Online grocery startup Grofers lands $200M led by SoftBank’s Vision Fund

Hot on the heels of Indian delivery startup BigBasket raising $150 million — at a unicorn valuation, no less — so its close rival Grofers has also pulled in capital after it announced a $200 million raise to battle its local competition and international giants Amazon and Walmart.

The round is the largest in India’s online grocery sector to date, and it was led by SoftBank’s Vision Fund, which continues to make major bets on the nation’s growing internet economy. KTB, and existing investors Tiger Global and Sequoia Capital also took part.

Five-year-old Grofers works with more than 5,000 stores in 13 cities in India. In an interview with TechCrunch, Albinder Dhindsa, cofounder and CEO of Grofers, said the startup will use the fresh capital to expand to new markets and bring its service to “hundreds of millions of Indian consumers,” although he didn’t specify exact launch cities.

Dhindsa said that Grofers does not want to expand to new cities for the heck of it. Instead the startup focused on entering a city and growing its business profitable there. Grofers is already profitable in Delhi and will soon be profitable in Kolkata, he said. In Southern Indian markets such as Bengaluru, the startup is working to gain foothold.

The startup is rivaled by a number of players, including BigBasket, which raised its round earlier this month from Mirae Asset-Naver Asia Growth Fund, the U.K.’s CDC Group and Alibaba. The duo also faces competition from hyperlocal player Dunzo, and delivery startup Swiggy, which recently entered this grocery delivery space.

However, more concerning for them is the growing ambitions of Amazon India and Walmart’s Flipkart, both of which are quickly expanding their businesses in India. Amazon’s Pantry and Prime Now services jointly have a presence in more than 100 cities, while Flipkart Group CEO Kalyan Krishnamurthy has publicly expressed an intention to pilot a fresh foods business in the nation. Dhindsa argued that these players are not really a significant competitor to Grofers yet.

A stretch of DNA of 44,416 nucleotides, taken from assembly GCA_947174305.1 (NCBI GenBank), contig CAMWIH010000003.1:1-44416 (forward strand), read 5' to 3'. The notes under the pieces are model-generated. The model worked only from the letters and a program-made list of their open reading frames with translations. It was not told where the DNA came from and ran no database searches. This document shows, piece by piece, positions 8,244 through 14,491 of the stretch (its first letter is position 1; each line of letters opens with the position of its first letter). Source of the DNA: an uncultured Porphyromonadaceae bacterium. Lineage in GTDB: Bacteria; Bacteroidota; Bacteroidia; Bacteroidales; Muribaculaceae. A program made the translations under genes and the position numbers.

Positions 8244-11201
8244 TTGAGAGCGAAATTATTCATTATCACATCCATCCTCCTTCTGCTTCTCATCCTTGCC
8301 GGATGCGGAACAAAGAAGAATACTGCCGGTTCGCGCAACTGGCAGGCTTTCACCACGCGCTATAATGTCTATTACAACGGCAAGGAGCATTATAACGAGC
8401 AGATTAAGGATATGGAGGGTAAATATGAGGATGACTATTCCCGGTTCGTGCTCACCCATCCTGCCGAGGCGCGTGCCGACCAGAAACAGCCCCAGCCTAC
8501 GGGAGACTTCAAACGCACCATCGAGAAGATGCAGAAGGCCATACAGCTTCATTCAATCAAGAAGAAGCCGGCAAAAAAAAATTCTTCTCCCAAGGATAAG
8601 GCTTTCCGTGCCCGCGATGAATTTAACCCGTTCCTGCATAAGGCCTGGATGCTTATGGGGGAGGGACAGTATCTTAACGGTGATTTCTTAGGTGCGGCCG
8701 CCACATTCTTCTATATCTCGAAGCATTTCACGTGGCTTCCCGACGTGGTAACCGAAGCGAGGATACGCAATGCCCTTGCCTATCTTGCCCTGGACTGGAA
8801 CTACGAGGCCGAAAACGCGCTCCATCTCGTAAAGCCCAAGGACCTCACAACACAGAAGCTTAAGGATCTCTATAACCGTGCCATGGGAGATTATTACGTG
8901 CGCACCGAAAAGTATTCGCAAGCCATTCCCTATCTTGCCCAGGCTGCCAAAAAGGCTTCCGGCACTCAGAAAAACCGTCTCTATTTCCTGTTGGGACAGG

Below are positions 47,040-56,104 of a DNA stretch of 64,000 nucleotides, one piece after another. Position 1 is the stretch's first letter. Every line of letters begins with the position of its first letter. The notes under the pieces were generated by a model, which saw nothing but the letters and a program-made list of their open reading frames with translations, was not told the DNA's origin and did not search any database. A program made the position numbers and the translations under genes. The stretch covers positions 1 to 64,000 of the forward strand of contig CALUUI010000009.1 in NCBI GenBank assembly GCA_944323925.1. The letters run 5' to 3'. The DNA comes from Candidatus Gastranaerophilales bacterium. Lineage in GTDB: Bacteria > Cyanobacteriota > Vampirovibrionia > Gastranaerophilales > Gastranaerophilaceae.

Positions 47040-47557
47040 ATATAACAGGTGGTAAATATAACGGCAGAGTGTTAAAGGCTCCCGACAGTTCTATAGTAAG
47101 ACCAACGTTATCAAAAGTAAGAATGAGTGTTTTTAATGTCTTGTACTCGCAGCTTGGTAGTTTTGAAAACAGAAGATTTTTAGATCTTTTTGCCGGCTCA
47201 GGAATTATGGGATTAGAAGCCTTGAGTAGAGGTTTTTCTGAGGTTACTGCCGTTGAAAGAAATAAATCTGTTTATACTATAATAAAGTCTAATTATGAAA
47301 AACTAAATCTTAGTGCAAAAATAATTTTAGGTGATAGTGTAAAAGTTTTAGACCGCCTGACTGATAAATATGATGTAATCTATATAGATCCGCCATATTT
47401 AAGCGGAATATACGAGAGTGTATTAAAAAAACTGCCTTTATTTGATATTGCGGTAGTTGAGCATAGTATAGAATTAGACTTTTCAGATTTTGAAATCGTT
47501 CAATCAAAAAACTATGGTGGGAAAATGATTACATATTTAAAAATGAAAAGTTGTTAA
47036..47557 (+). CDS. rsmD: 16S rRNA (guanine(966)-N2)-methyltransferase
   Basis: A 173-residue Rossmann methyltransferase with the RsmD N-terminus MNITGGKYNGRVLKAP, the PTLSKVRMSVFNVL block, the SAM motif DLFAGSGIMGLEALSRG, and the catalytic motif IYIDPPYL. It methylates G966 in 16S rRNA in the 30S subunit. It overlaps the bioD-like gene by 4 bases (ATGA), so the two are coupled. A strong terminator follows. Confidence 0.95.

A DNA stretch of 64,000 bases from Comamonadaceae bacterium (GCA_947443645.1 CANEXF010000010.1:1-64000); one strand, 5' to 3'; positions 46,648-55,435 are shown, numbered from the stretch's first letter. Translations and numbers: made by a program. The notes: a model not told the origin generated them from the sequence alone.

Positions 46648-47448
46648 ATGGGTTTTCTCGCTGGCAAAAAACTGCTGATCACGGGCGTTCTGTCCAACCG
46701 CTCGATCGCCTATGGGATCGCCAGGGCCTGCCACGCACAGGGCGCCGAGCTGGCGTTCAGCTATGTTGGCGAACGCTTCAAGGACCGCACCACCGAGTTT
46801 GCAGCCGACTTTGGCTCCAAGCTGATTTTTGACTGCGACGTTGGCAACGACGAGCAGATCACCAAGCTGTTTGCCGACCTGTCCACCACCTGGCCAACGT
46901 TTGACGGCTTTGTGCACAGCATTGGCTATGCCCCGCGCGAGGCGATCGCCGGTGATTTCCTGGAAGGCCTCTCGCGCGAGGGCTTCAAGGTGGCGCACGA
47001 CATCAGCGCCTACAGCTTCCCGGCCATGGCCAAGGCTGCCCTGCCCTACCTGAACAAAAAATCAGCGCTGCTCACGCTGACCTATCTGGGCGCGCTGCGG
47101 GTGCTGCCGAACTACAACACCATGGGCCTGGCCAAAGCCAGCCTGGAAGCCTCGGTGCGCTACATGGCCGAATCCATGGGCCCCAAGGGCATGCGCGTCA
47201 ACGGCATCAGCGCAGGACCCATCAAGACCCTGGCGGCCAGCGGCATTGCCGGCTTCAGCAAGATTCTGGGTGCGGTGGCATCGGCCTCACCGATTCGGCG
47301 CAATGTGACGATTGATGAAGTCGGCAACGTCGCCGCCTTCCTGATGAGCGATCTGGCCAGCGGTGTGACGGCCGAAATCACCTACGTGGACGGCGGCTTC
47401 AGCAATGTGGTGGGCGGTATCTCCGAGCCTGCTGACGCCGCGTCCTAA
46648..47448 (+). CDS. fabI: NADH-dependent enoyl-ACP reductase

The foods and grocery market is growing in India. According to some estimates, it will reach $869 billion in sales in 2023 with digital-based services seen as an important vector for growth. This is likely only the start now that SoftBank’s Vision Fund has entered the space through this deal with Grofers.

Other investments in India from the near-$100 billion fund include budget hotel startup OYO, which has now ventured into Europe, Flipkart — although the fund exited after the Walmart sale — Paytm, and PolicyBazaar. With reports suggesting the fund will open a dedicated office in India, you can bet that there’s a lot more to come.

Beyond costs, what else can we do to make housing affordable?

This week on Extra Crunch, I am exploring innovations in inclusive housing, looking at how 200+ companies are creating more access and affordability. Yesterday, I focused on startups trying to lower the costs of housing, from property acquisition to management and operations.

Today, I want to focus on innovations that improve housing inclusion more generally, such as efforts to pair housing with transit, small business creation, and mental rehabilitation. These include social impact-focused interventions, interventions that increase income and mobility, and ecosystem-builders in housing innovation.

Nonprofits and social enterprises lead many of these innovations. Yet because these areas are perceived to be not as lucrative, fewer technologists and other professionals have entered them. New business models and technologies have the opportunity to scale many of these alternative institutions — and create tremendous social value. Social impact is increasingly important to millennials, with brands like Patagonia having created loyal fan bases through purpose-driven leadership.

While each of these sections could be their own market map, this overall market map serves as an initial guide to each of these spaces.

Social impact innovations